Sago, the staple diet of the Sepik people, to be commercialized!

 

Perhaps this is a worrying proposal. I can see dangers in the commercial exploitation of existing sago palms to the regular supply of sago available for the Sepik people. What do you think?

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This article is from The Star Online (http://thestar.com.my)
URL: http://thestar.com.my/news/story.asp?file=/2008/8/5/southneast/1726367&sec=southneast

Papua New Guinea is keen to develop its sago industry by learning from Sarawak’s experience.

Its Prime Minister Sir Michael Somare, who is on a three-day working visit to Sarawak, said there were over one million sago plants in Papua New Guinea which had the potential to be developed.

“As to how to go about utilising this resource, we will learn from your experience,” he said recently.

Besides sago, he said that Papua New Guinea hoped to explore opportunities for cooperation in the food, rice and oil palm industries.

Somare and Sarawak Chief Minister Tan Sri Abdul Taib Mahmud later witnessed the signing of a memorandum of understanding between Independent Public Business Corporation of Papua New Guinea and Sarawak Land Custody and Development Authority.

Taib said that Sarawak would import sago flour from Papua New Guinea in the first stage of cooperation between the two states on sago develop–ment.

He said this would complement the state’s production of sago flour as many sago plantations in Sarawak had not reached maturity.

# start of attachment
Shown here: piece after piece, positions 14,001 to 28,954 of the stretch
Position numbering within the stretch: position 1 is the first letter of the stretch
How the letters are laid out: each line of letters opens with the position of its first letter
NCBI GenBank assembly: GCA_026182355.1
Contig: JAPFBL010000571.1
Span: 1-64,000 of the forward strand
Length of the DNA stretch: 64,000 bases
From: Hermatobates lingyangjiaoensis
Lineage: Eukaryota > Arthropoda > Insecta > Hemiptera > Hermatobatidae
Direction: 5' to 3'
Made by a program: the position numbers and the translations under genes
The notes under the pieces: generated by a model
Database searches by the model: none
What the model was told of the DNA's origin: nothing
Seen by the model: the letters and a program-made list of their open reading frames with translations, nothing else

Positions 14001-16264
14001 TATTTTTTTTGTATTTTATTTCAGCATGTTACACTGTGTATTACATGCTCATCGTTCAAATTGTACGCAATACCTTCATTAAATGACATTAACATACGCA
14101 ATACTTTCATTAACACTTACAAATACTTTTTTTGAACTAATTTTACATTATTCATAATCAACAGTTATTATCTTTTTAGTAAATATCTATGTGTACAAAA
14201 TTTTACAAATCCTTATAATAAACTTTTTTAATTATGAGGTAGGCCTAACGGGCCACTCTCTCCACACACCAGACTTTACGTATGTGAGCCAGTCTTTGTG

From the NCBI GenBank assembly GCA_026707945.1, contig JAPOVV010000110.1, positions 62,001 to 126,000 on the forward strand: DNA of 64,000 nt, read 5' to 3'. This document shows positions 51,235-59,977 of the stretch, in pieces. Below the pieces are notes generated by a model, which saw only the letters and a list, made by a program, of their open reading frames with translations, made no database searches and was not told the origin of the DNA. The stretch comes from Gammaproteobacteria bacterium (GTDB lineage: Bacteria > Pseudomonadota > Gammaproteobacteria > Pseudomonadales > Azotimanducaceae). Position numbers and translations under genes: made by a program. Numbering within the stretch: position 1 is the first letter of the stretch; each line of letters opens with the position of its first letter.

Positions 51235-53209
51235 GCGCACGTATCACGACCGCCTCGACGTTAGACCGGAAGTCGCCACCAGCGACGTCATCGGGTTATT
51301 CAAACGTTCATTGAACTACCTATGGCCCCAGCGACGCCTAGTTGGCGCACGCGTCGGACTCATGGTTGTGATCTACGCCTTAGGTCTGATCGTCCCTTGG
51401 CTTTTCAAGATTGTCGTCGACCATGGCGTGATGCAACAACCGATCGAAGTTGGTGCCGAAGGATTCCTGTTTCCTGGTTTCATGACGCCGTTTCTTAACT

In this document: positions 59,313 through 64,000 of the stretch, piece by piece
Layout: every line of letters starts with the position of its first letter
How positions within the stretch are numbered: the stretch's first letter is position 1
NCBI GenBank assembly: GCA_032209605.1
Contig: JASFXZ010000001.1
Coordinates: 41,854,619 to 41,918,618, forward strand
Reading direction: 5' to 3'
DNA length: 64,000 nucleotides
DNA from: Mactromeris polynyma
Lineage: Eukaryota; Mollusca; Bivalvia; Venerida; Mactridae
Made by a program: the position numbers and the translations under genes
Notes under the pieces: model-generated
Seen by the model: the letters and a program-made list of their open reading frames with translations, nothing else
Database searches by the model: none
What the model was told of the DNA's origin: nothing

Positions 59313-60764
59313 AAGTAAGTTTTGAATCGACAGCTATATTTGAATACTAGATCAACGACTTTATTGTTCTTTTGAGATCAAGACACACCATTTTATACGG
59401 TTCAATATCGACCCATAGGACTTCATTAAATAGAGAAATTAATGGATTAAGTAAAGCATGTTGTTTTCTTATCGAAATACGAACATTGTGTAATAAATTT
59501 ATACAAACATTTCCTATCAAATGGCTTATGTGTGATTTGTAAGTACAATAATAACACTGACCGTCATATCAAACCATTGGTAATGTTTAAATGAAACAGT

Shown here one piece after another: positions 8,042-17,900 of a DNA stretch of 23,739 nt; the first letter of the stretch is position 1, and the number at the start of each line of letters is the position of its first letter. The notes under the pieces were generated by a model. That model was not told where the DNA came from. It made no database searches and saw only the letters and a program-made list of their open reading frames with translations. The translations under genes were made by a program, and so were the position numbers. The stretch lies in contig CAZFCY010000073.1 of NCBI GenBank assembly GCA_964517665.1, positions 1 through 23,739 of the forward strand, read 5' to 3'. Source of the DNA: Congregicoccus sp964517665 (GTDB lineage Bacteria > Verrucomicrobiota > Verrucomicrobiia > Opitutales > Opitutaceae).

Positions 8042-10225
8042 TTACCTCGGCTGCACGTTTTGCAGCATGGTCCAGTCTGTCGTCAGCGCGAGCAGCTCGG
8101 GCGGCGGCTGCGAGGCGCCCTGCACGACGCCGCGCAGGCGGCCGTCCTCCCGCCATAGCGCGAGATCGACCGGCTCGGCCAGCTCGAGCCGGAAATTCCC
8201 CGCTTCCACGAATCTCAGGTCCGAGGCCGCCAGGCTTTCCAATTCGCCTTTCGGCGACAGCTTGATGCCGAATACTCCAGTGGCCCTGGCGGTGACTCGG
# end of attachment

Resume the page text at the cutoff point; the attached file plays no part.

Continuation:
Sarawak currently has about 20,000ha of sago plantations.

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2 Comments

  1. deberigny said,

    I heard someone the other day make the following comment: “I do not like the idea of any sagocommercialisation in the existing subsistence harvesting swamp areas… the effect on people who still lead a hunter and gatherer life is just too
    uncertain and difficult to predict; of course if you personally stand to
    make a few millions, who cares in these days of corrupt selfishness?”

  2. deberigny said,

    Paul’s email to me:

    Dear Dave, The info below is from a Wikipedia article that looks quite kosher. So, if the Sarawakians get moving on the proposal, there might not be all that much sago left in the Sepik by the year 2020! Bang goes the subsistence economy and the modest but important sago trading links that have been in existence for generations – the sago/fish exchange that operates along the Sepik , for example. Has there been a study assessing the amount of sago there is in the river basin , and how much can be extracted without damaging village life and the traditional economy? Regs, Paul

    “They are harvested at the age of 7 to 15 years just before they flower. They only flower and fruit once before they die. When harvested the stems are full of the stored starch which would otherwise be used for flowering and fruiting. The trunks are cut into sections and into halves and the starch is beaten or otherwise extracted from the “heartwood”, and in some traditional methods it is collected when it settles out of water. One palm yields 150 to 300kg of starch.”

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